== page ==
Felicity Burch, an economist at manufacturers’ organisation EEF, blogs on the juxtaposition between how the government says it is going to support R&D and what is actually happening on the ground…
In the Government’s recent Innovation White Paper, it states that innovation will be the key driver of long-term sustainable growth.
So you would expect that the Government’s Plan for Growth, which it describes as the “plan to put the UK on a path to sustainable, long-term economic growth,” would be keenly focused on encouraging innovation.
But innovation and R&D is not mentioned once in the Government’s four ambitions and the benchmarks for achieving such growth. You have to get to page 28 before they detail support for innovation.
So how can we ensure that government policy is better-geared towards driving the kind of growth our economy needs?
EEF has suggested that the government aim to increase the number of companies bringing new products and services to market via the following two measures:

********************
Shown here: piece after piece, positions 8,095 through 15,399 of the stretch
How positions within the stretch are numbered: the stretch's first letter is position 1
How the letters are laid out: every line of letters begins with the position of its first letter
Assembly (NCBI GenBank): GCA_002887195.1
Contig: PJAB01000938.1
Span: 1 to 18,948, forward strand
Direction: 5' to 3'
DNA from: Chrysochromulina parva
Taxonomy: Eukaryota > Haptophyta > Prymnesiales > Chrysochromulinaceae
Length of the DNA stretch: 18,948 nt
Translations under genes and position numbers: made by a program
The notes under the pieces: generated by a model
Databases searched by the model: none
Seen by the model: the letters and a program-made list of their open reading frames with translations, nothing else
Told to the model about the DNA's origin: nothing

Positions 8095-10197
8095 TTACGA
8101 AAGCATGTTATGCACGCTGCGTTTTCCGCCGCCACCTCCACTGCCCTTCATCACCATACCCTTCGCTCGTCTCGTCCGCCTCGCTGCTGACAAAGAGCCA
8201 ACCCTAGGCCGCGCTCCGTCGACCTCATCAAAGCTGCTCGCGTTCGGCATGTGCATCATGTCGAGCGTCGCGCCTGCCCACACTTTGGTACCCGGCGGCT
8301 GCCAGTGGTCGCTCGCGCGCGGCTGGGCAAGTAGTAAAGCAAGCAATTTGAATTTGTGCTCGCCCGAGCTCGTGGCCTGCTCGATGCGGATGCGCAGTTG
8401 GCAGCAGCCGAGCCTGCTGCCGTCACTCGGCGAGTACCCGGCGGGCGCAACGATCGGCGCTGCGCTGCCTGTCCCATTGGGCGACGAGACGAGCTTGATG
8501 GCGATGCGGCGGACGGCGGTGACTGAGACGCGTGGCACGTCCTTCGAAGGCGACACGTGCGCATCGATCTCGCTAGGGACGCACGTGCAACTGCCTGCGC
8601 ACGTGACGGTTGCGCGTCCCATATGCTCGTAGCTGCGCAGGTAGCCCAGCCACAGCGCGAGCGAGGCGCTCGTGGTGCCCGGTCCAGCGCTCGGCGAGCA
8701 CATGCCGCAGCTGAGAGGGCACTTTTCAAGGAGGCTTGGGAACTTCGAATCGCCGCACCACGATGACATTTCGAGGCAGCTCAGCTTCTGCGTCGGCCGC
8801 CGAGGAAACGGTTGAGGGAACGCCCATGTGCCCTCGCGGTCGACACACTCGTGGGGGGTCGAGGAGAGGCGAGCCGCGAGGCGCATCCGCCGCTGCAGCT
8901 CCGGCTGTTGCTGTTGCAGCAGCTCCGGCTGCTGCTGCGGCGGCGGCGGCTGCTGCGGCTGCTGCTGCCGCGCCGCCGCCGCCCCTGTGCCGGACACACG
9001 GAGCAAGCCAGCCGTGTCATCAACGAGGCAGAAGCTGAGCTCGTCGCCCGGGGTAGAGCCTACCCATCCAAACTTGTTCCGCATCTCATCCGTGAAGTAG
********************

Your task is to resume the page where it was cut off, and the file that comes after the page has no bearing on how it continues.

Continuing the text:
- Real business enterprise sector investment in R&D returned to pre-recession peak by 2015.
- A 60% increase in the take-up of the SME R&D tax credit by 2015.
Clear, measurable targets would help ensure government policy was focused on achieving a stronger, growing economy.
And even if we don’t have targets, our competitors do. The Japanese government has set itself the target of increasing R&D expenditure to 4% of GDP by 2020. Germany is committed to spending 3% of GDP on R&D by 2015 and they already spend 4% of GDP on R&D in Sweden.
And it’s not just developed economies. Emerging economies are getting in on the act too, with China expecting to spend 2.2% of GDP on R&D by 2020 and Brazil aiming to spend 2% of its GDP on R&D by 2020.
R&D spend accounts for less than 2% of GDP in the UK.
While R&D intensity varies from sector to sector (in manufacturing it is about 4%, and rises to 15% for pharmaceuticals) lower R&D intensity puts the UK at a distinct disadvantage compared to our competitors.
These R&D targets include both government and business spending on R&D, but some of them have supplementary targets for business spend on R&D (for example, the Japanese government is targeting business spend on R&D of 2.7%). Government has the ability to influence business spend on R&D through a series of policy levers.
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